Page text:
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ccquad

PURPOSE ^

Numerical integration using a Clenshaw-Curtis quadrature.

SYNOPSIS ^

[int,tol] = ccquad(fun,a,b,n,trace)

DESCRIPTION ^

  CCQUAD Numerical integration using a Clenshaw-Curtis quadrature.
 
  CALL:     [int, tol] = ccquad(Fun,a,b,n) 
 
     int = evaluated integral
        tol = estimate of the absolute error (usually conservative).
     Fun = string containing the name of the function or a directly 
              given expression enclosed in parenthesis. 
        a,b = integration limits
          n = number of base points (abscissas). Default n=10
 
   The integral is exact for polynomials of degree n or less.
   Usually this routine gives accurate answers for smooth functions.  
 
 Example:% Integration of exp(x) from 0 to 1:
 
    a=0; b=1;
    ccquad('exp(x)',a,b) % Should be exp(1)-1
 
  See also  gaussq, qrule2d

CROSS-REFERENCE INFORMATION ^

This function calls: This function is called by:

SOURCE CODE ^

001  function [int,tol] = ccquad(fun,a,b,n,trace)
002 % CCQUAD Numerical integration using a Clenshaw-Curtis quadrature.
003 %
004 % CALL:     [int, tol] = ccquad(Fun,a,b,n) 
005 %
006 %    int = evaluated integral
007 %       tol = estimate of the absolute error (usually conservative).
008 %    Fun = string containing the name of the function or a directly 
009 %             given expression enclosed in parenthesis. 
010 %       a,b = integration limits
011 %         n = number of base points (abscissas). Default n=10
012 %
013 %  The integral is exact for polynomials of degree n or less.
014 %  Usually this routine gives accurate answers for smooth functions.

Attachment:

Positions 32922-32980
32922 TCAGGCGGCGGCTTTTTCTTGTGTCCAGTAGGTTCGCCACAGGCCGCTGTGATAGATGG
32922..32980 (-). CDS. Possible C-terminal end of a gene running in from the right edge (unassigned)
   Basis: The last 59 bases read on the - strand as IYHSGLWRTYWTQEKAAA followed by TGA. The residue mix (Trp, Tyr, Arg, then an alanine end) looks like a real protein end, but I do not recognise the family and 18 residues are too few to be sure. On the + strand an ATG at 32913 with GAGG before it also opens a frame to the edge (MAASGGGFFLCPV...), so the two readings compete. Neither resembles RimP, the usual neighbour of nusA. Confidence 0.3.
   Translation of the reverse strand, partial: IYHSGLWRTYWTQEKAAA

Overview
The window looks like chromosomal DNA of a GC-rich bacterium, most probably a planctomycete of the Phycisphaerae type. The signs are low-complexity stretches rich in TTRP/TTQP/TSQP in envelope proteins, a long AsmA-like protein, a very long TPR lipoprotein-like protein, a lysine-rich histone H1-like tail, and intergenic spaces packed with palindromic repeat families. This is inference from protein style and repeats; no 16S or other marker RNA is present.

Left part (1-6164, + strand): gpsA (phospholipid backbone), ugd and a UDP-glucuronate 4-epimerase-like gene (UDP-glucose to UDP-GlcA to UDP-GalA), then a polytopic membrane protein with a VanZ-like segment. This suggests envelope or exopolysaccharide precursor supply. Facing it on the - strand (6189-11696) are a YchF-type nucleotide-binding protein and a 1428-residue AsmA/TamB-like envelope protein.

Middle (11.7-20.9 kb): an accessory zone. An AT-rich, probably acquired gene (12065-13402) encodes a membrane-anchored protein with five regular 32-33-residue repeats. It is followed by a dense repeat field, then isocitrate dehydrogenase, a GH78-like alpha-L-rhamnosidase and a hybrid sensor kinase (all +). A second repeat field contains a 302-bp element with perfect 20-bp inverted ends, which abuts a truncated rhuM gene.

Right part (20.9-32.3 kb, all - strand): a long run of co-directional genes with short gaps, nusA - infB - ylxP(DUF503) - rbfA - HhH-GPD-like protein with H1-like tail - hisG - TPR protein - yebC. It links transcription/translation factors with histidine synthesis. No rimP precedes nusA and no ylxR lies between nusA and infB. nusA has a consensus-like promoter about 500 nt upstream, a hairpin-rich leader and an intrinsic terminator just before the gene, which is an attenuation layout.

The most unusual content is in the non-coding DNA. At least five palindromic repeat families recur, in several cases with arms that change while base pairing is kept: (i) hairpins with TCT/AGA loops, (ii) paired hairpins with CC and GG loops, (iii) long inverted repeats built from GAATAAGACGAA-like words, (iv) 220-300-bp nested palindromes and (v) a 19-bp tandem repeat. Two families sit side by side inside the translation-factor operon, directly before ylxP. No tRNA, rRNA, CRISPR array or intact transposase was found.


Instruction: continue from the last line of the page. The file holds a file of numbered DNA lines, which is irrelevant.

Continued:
015 %
016 %Example:% Integration of exp(x) from 0 to 1:
017 %
018 %   a=0; b=1;
019 %   ccquad('exp(x)',a,b) % Should be exp(1)-1
020 %
021 % See also  gaussq, qrule2d
022 
023 % References:
024 % [1] Goodwin, E.T. (1961),
025 % "Modern Computing Methods",
026 % 2nd edition, New yourk: Philosophical Library, pp. 78--79
027 %
028 % [2] Clenshaw, C.W. and Curtis, A.R. (1960),
029 % Numerische Matematik, Vol. 2, pp. 197--205
030 
031 % tested on: matlab 5.3
032 % history:
033 % revised pab 22Nov2004
034 % Added the possibility of using a function handle.
035 % by    Per A. Brodtkorb 26.07.1999
036 
037 if nargin<5|isempty(trace),
038    trace=0;
039 end
040 if nargin<4|isempty(n),
041    n = 10;
042 else
043    % make sure n is even
044    n = 2*ceil(n/2);
045 end;
046 
047 if (isa(fun,'char') &  any(fun=='(')), %  & any(fun=='x'),
048   exec_string=['f=',fun ';']; %the call function is already setup
049 else
050   if isa(fun,'function_handle')
051     fun = func2str(fun);
052   end
053   %setup string to call the function
054   exec_string=['f=feval(fun,x);'];
055 end
056 
057 
058 
059 
060 s = (0:n)';
061 s2 =(0:2:n)';
062 
063 x = cos(pi*s/n)*(b-a)/2+(b+a)/2;
064 eval(exec_string);
065 if trace==1,
066   plot(x,f,'+')
067 end
068 
069 % using a Gauss-Lobatto variant, i.e., first and last
070 % term f(a) and f(b) is multiplied with 0.5
071 f(1) = f(1)/2;
072 f(n+1) = f(n+1)/2;
073 
074 if 1,%fft for faster calculations
075  c=real(fft(f(1:n)));
076  c=2/n*(c(1:n/2+1)+f(n+1)*cos(pi*s2));
077 else %old call: slow for large n
078   c = 2/n * cos(s2*s'*pi/n) * f;
079 end
080 c(1) = c(1)/2;
081 c(n/2+1) = c(n/2+1)/2;
082 
083 int = (a-b)*sum(c./(s2-1)./(s2+1) );
084 tol = abs(c(n/2+1));
085 
086

Mathematical Statistics
Centre for Mathematical Sciences
Lund University with Lund Institute of Technology

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